by Matthew White
Wow, what a day! What a difference 12 hours makes.
I’ve been wondering about this day for a while; as I’m sure many of my classmates have been. We’ve all been recommended by someone; a mentor, supervisor, or friend who thought enough of us to say, “You should take a leap and do this.” I got the sense as I walked about the Turquoise Room of Scottsdale Community College that we were all in a similar boat. Everyone made polite conversation about the weather and the other typical fare of socially acceptable topics we all revert to with strangers. All the while the thought in the back of everyone’s mind that danced on the edges of the conversations lingered: “Why are the alumni so jazzed about this program?”
President Haines of Scottsdale Community College (Shout out to the Artichokes for hosting us!) kicked us off with a discussion about what leadership looks like. She revealed how the College is paving the way for education in the fast-changing world of technical skill development and workforce involvement. Ernie Flores shared how Scottsdale Leadership changed his life and the friends that he has found in the organization. Again, we’ve got another jazzed alumni up here so everyone’s looking around like “Ok – we’ll see how this goes.”
Gary Shapiro spoke to the group about the value of civil dialogue and the legacy of community leadership development programs. It struck me as Gary spoke, how many leaders have gone before this generation and the benefits we enjoy from their legacy and sacrifice. What sort of legacy will this group leave, I wondered?
Then it came time for our 90-Second-Commercials. . .
Everyone was nervous. Even I got nervous, and I actually like public speaking. Each time another name got called you could see on people’s faces half relief/half kicker-in-the-Superbowl-that-just-got-iced.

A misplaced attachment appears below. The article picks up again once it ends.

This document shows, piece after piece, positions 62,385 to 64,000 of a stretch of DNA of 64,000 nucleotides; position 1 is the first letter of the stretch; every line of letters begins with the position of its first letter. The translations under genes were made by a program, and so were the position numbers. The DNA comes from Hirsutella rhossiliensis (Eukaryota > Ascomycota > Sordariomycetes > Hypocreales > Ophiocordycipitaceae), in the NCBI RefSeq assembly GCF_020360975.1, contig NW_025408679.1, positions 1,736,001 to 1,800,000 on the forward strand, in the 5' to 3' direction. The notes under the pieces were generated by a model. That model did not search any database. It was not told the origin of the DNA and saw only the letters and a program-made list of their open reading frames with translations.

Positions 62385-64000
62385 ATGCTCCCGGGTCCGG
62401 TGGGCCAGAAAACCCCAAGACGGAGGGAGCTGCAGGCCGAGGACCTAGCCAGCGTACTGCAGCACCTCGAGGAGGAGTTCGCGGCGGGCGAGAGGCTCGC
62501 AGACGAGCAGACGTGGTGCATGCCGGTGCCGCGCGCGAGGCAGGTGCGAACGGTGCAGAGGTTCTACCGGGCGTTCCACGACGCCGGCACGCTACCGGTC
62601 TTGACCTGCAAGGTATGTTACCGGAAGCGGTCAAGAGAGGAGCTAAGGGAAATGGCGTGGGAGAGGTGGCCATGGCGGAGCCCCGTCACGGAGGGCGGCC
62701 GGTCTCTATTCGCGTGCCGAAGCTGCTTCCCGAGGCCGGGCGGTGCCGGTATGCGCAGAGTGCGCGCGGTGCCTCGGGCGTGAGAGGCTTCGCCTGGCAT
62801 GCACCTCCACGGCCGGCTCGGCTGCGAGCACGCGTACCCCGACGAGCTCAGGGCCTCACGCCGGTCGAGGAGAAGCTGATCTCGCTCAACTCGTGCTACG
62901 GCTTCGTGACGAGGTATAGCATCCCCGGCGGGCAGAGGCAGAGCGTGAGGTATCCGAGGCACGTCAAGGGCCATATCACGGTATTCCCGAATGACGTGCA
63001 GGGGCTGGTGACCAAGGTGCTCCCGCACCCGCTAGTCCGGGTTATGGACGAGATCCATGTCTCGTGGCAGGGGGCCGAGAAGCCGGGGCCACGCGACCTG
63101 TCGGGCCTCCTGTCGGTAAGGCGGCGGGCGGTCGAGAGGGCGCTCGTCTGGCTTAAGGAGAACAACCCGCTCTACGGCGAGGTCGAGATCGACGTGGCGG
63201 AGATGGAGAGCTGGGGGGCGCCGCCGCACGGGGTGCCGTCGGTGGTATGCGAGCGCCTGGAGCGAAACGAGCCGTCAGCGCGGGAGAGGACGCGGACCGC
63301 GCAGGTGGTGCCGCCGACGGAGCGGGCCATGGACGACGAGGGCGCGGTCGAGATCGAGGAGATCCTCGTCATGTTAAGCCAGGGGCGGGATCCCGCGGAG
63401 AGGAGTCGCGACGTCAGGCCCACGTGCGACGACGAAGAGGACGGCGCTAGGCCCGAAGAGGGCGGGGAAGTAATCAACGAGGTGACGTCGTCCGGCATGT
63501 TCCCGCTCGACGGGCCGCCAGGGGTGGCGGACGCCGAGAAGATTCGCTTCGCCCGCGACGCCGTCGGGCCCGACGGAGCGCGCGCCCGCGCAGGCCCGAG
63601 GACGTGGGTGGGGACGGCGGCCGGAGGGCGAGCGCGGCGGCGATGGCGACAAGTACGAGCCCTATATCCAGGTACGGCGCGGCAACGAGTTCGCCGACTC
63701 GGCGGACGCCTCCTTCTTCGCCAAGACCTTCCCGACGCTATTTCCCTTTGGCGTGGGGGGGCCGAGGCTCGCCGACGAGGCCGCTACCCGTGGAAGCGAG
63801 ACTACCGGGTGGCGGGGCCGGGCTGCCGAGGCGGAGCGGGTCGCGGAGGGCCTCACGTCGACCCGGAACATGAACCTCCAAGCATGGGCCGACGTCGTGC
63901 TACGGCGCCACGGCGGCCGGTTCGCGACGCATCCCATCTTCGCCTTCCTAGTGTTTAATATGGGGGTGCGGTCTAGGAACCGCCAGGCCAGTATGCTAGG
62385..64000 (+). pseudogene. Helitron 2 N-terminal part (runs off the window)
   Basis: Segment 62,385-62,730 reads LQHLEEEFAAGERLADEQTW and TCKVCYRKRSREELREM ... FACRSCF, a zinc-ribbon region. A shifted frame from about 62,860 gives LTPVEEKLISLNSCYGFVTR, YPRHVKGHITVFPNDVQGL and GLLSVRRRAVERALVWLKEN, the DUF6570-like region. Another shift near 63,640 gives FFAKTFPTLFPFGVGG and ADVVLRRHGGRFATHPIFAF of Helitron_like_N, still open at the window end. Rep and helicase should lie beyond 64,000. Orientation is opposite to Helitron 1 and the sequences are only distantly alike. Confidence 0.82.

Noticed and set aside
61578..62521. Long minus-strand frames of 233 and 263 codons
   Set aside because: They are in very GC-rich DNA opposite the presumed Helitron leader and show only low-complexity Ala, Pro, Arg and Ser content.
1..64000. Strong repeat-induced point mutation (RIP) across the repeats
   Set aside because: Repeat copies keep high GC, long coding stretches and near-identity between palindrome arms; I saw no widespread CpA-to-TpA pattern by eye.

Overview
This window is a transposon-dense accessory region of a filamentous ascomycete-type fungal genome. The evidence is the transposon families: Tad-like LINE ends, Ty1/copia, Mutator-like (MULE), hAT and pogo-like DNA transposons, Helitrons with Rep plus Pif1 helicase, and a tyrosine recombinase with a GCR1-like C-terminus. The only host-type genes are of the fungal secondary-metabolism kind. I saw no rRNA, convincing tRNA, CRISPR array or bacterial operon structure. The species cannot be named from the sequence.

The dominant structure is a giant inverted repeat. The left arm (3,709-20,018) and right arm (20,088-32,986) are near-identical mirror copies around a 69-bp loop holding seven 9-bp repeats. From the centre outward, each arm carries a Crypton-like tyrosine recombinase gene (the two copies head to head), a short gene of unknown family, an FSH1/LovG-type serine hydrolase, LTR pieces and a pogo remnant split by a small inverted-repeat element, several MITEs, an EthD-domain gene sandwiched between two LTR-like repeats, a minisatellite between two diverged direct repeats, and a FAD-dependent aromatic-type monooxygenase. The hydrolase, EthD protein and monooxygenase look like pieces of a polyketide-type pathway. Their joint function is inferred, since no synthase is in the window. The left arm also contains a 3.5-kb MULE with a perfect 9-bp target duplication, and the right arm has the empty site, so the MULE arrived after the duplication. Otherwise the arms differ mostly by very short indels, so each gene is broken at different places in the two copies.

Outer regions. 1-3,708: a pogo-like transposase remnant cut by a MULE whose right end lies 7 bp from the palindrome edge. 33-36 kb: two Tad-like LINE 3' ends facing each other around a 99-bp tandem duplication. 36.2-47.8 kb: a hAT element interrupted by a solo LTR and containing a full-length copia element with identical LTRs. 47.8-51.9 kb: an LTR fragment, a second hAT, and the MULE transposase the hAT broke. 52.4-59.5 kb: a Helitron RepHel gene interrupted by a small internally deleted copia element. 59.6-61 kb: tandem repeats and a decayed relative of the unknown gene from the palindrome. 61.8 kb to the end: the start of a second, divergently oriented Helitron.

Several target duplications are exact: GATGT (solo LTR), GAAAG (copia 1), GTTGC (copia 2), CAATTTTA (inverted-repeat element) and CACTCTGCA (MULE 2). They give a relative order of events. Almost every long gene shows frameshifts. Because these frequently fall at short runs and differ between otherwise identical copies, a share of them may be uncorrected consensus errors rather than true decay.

These were absolutely fantastic though. Each class member did such a great job – with too many stand-out and thoughtful presentations to list or highlight just one. All were powerful stories from so many different backgrounds: teachers, managers, entrepreneurs, dads, moms, volunteers, survivors. There was also a suspiciously high concentration of people from Nebraska so more to come on that here on the blog.
Following our 90-second-commercials we dove into our EmerGenetics profiles and how we each function on a team based on our thinking preferences. Dr. Merle Riepe did an incredible job of breaking down the various thinking preferences (analytical, conceptual, structural, social) and how they might approach situations differently. One fun highlight of the afternoon was our travel planning in teams of different personality types. Turns out the structured-thinking types didn’t consider drawing a picture and the conceptual types didn’t think to build a list. But more profound than that he posed the following quote as part of his presentation:
“Thinkers think and doers do. But until the thinkers do and the doers think, progress will be just another word in the already overburdened vocabulary by sense.” – Francois de La Rochefoucauld
I was dwelling on this quote through the afternoon and it occurred to me that the point isn’t for thinkers to do or visa-versa – our goal should be to partner across differences to accomplish something beyond any of our individual capabilities. After listening to everyone’s stories in the 90-second commercials I thought “What better a group than this to build something with – leaning on all our diverse strengths?”
After lining everyone up across the various preference orders we broke for the evening and headed to the Welcome Reception at the Hotel Valley Ho (Love that place!!). The evening was so well put together and well-attended by alumni and Scottsdale community leaders. Mayor Jim Lane admonished the group on the impact to be had in Scottsdale and the shoes to fill of Scottsdale Leadership alumni which have made a lasting difference in the community.
There was a different vibe at the Welcome Reception. People were more relaxed here – maybe it was the booze – actually, definitely the booze. But I noticed something else here tonight – some sort of electricity – something dissimilar from this morning when we started out together. People were enjoying their conversations; they were sharing their stories (the real stories not just what we occupy our days with), commiserating about 90-second-commercials, and laughing about shared experiences. It was something you could get jazzed about – maybe even alumni-jazzed.
Looking around at this class it’s true that we’re all so different, but we have so much more in common than that which sets us apart.
Heading out towards the door I gave a stranger from this morning a hug. As I turned for the exit I looked back up at them and saw a friend.
So look up Class 33. Look up towards friendship. Look up towards expectation. Look up towards the future. . . and the future is very bright.